The Eskom Megawatt Park headquarters in Johannesburg. Picture: Waldo Swiegers/Bloomberg
The Eskom Megawatt Park headquarters in Johannesburg. Picture: Waldo Swiegers/Bloomberg

What insights might be gained if one approaches the issues around Eskom from an applied ethics perspective? Eskom is a monopoly entity providing an essential service. Both aspects of this reality have important ethical consequences.

Under normal circumstances in a free-market economy, strict rules apply to ensure fair competition among businesses in the same sector. The active Competition Commission — giving fines to those who enter into price collusion — is an example of how jealously competition is guarded.

The enforcement of competition rests on two assumptions: the market must be open to fair play; and prices are normally lower in a more competitive environment. The result is an ethical playing field with benefits for customers. As soon as a state entity operates as a monopoly both the notions of “fair playing field” and “fair pricing” come under pressure.

Because electricity (unlike the service of an airline like SAA) is an essential good, and because there are no alternatives, the management of the SOE must adhere to the highest levels of business ethics

In principle, Eskom is therefore breaching the “normal” application of the fairness principle. The procurement of sustainable energy from outside the utility, and the regulation of electricity prices by the National Energy Regulator of SA (Nersa) are both (mostly failed) attempts to restore some modicum of fairness to the electricity market.

But if one argues that electricity is a public good that should in principle be provided by the state via a monopoly state-owned enterprise (SOE), there are serious ethical matters to consider.

Because electricity (unlike the service of an airline like SAA) is an essential good, and because there are no alternatives, the management of the SOE must adhere to the highest levels of business ethics, international best practice and efficiency.

The mismanagement and corruption of Eskom are therefore a serious moral breach of the contract between state and citizens, apart from the negative consequences on business and private lives in general.

Because SA is a signatory to the Paris Agreement and made international commitments to reduce carbon emissions, Eskom has the ethical responsibility to make tangible progress in shifting from coal-based to renewable resources.

The question of privatising parts of Eskom is — from an ethical perspective — not an ideological matter that should be rejected or accepted in principle. If an essential public service can be provided without interruptions and at a reasonable price due to a partnership between the state and the private sector, it must be an option.

In SA, the state has unfortunately proven its incapabilities, which have huge unethical consequences. It is therefore both a practical and a moral imperative to let the state make transparent rules of engagement for private sector co-operation (like we successfully did with renewables) to ensure the outcome of stable supply at a reasonable price.   

But what are some of the ethical considerations for the restructuring and business rescue of Eskom?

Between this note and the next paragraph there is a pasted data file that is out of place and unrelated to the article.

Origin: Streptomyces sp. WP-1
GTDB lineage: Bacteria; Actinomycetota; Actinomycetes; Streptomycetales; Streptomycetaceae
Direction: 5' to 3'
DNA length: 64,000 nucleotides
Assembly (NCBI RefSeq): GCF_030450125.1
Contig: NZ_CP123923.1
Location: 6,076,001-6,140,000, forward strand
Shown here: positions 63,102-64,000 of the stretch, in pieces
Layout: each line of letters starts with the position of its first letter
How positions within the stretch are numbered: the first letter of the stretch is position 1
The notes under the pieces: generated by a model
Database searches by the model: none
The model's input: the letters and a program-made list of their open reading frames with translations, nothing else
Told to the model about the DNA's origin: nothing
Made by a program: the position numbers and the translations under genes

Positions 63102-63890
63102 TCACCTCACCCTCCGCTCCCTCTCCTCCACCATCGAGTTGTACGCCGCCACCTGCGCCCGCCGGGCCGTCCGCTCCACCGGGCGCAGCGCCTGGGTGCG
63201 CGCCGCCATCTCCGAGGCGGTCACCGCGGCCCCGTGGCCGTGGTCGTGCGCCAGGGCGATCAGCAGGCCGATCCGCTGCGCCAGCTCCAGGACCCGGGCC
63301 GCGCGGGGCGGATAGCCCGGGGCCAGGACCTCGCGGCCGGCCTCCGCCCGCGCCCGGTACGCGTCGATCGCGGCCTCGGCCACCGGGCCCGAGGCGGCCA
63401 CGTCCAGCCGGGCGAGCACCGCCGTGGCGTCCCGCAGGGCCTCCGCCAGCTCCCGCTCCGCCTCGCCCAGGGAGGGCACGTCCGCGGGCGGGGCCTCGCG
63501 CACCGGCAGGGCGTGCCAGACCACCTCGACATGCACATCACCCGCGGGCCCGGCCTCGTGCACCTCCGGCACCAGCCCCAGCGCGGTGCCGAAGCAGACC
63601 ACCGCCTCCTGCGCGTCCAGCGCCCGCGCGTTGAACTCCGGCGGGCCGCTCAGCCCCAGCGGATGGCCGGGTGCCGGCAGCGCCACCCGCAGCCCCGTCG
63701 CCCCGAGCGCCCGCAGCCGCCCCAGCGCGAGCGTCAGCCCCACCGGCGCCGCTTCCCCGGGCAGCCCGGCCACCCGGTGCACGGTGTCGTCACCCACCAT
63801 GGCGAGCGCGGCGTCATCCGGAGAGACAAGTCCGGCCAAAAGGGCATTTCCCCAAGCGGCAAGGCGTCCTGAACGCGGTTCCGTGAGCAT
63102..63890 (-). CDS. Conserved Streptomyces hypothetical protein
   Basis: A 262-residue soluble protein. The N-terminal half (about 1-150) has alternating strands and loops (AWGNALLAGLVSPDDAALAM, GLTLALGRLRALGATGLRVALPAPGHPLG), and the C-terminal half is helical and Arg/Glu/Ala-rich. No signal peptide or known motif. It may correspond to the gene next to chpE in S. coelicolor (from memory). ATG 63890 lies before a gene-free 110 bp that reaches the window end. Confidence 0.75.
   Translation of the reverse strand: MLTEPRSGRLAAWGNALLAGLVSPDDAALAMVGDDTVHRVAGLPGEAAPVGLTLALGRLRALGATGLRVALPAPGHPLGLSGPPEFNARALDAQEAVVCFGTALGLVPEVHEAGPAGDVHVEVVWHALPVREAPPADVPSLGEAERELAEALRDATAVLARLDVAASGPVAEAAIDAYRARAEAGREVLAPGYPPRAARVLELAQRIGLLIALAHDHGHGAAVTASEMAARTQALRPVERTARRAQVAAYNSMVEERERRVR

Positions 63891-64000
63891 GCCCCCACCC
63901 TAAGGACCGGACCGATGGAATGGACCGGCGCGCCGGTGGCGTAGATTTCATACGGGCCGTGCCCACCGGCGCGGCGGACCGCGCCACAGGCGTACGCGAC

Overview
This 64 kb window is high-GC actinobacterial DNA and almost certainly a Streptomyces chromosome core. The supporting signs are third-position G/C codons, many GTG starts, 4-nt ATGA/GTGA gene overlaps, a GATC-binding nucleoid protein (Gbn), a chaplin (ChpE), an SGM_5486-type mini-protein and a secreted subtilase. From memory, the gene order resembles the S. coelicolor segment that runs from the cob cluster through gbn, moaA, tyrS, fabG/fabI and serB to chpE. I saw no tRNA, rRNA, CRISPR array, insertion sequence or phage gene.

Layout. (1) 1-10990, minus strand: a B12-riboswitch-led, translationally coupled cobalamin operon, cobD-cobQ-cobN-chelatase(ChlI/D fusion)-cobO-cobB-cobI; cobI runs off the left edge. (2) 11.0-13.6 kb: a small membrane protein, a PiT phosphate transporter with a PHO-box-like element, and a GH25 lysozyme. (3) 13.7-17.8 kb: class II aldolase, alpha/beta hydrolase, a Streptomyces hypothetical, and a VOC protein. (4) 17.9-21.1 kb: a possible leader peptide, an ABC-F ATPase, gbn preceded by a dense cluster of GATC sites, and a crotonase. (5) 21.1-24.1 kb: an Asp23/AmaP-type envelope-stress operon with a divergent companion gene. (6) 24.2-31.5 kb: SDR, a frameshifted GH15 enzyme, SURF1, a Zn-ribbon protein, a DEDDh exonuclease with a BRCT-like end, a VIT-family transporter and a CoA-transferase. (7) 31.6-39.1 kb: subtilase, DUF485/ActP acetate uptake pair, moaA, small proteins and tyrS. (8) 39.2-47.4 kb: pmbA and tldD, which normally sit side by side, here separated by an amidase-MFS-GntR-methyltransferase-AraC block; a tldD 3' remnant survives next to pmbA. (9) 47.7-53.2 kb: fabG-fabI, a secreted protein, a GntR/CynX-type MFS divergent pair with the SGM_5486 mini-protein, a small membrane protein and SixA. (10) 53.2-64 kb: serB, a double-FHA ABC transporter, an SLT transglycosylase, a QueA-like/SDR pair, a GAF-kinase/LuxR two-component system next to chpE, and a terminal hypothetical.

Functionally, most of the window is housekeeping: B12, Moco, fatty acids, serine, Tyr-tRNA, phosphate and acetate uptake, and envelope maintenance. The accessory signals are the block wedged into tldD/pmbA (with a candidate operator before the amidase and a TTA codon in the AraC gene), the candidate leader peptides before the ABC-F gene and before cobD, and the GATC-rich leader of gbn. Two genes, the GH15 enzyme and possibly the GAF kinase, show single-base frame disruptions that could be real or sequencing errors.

The use of public funds to assist Eskom is ethically permissible under conditions of a monopoly SOE. But then the public must have trust in an actual plan to demonstrate that the “black hole” syndrome is halted. It is unethical to simply turn to the taxpayer to continually pay the price for mismanagement and corruption, or to delay a credible turnaround strategy that is closely monitored with feedback to the public.  

The reduction of Eskom’s workforce — subject to due process of law, on a rational basis and without further compromising electricity provision — can be ethically defended. It rests on the utilitarian principle of achieving a greater good for a greater number.

In simple terms: it is immoral of unions to resist retrenchments in principle and even resort to illegal sabotage for protection of Eskom workers. It is not fair to let millions of people suffer for the benefit of redundant workers.

The shareholder has the moral high ground in this matter, but has thus far not demonstrated the political will to do the right thing. Any business relation has at least two parties and ethical business requires both parties to act in accordance with the agreed terms of the contract.

It is therefore unfair to expect Eskom to “save itself” if municipalities and individual consumers who do not enjoy rebates do not pay. To allow the situation to reach the current proportion of private and municipal debt is itself a moral indictment on local government and consumers. (Soweto is in the moral red zone). 

The shareholder (we all know who this is) therefore has the moral duty to support Eskom of its acts to enforce contractual agreements. Because electricity is an essential good, this enforcement needs to strike a fine balance between strategic withholding-interruption of service and suffering by innocent people who might have paid their bills.

Moral formation and behavioural change cannot occur without consequences for those who break the law. We are now a democracy with a legitimate government and we have a collective duty to contribute to the common good.    

We will hopefully see on Wednesday whether the shareholder — represented by the finance minister — has political will and moral courage.  

• Prof Naudé is director of the University of Stellenbosch Business School.

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